Lost Men and Boys

Is isolation, anger, and the internet to blame?

Welcome to the positive corner of the internet. Here’s a daily digest designed to make you healthier in less than 5 minutes. If you were forwarded this message, you can get the free daily email here.

Today’s Health Upgrade

  • The slow diet

  • Lost men and boys

  • A challenge from Arnold

Arnold’s Podcast

Motivation every day. Want Arnold to help you start your day? Each morning, we post a new podcast with tips you’ll find in the daily email and bonus stories, wisdom, and motivation from Arnold. Listen to Arnold's Pump Club podcast. It's like the daily newsletter but with additional narration and thoughts from Arnold. You can subscribe on Apple, Spotify, Google, or wherever you listen to podcasts.

The Slow Diet

Do you often find yourself wolfing down your meals? Well, you may want to hit the brakes on your eating speed.

Research found that people who eat slowly consume significantly fewer calories.

Many studies have compared what happens when you eat slowly or quickly and have controlled for variables such as water intake. Repeatedly, researchers find that slower eaters eat fewer calories during the meal. Or, when they eat the same amount in a meal, there’s a domino effect, and longer meals tend to reduce the amount consumed in future meals.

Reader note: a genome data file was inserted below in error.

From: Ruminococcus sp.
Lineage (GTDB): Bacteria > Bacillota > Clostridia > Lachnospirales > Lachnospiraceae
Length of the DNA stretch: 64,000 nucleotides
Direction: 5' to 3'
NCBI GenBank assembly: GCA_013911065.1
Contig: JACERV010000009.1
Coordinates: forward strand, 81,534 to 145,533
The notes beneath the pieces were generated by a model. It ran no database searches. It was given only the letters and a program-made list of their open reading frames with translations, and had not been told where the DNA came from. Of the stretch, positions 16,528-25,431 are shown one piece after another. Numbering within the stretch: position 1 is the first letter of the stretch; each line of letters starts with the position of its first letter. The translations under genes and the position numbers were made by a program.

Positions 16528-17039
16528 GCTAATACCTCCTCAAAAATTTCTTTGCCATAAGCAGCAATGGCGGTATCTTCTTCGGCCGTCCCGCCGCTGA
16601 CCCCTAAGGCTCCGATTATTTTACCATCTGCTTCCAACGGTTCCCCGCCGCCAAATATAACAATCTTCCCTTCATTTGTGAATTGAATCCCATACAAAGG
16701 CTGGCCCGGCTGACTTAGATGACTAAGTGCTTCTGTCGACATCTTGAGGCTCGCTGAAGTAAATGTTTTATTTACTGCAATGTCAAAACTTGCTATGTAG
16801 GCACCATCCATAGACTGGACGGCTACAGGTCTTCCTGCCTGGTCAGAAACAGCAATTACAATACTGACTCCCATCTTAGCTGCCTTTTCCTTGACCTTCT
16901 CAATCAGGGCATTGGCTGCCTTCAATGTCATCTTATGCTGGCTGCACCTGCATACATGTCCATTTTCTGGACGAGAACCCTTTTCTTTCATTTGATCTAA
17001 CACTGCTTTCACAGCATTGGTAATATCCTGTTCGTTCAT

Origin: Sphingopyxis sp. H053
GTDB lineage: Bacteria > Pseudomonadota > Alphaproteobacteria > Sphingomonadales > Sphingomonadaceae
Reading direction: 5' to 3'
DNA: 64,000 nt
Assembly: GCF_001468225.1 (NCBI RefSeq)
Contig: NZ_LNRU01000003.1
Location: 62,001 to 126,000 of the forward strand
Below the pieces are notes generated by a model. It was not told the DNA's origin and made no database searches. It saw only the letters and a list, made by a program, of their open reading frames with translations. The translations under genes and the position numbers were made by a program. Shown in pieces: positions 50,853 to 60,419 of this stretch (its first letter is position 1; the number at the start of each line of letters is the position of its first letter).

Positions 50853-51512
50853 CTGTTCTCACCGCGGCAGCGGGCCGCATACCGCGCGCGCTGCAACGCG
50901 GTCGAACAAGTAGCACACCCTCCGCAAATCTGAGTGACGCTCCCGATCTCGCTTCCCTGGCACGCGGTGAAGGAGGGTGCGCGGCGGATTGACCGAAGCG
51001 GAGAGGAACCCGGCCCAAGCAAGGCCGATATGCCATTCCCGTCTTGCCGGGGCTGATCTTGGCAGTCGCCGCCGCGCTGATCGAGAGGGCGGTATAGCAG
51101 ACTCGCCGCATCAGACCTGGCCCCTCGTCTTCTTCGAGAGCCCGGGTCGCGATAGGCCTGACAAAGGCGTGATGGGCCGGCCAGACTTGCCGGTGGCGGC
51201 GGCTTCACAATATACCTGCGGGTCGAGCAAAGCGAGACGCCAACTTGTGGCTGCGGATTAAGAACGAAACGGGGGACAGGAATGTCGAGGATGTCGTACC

In this study, when the participants ate slowly, they consumed nearly 100 fewer calories per meal. On top of that, they reported feeling more satisfied and less hungry after their slower meals. In fact, the slow eaters consumed an average of 25 percent fewer calories from snacks in later meals.

Research also suggests that eating slowly increases levels of two appetite-regulating hormones that are crucial in signaling fullness and satiety to the brain. So, slowing down our eating can not only help you eat less at each meal, but it could also help keep you fuller for longer, curb cravings, and prevent overeating later in the day.

Ketch’s Corner

You all know Arnold’s social media strategy — spread positivity, ignore the haters.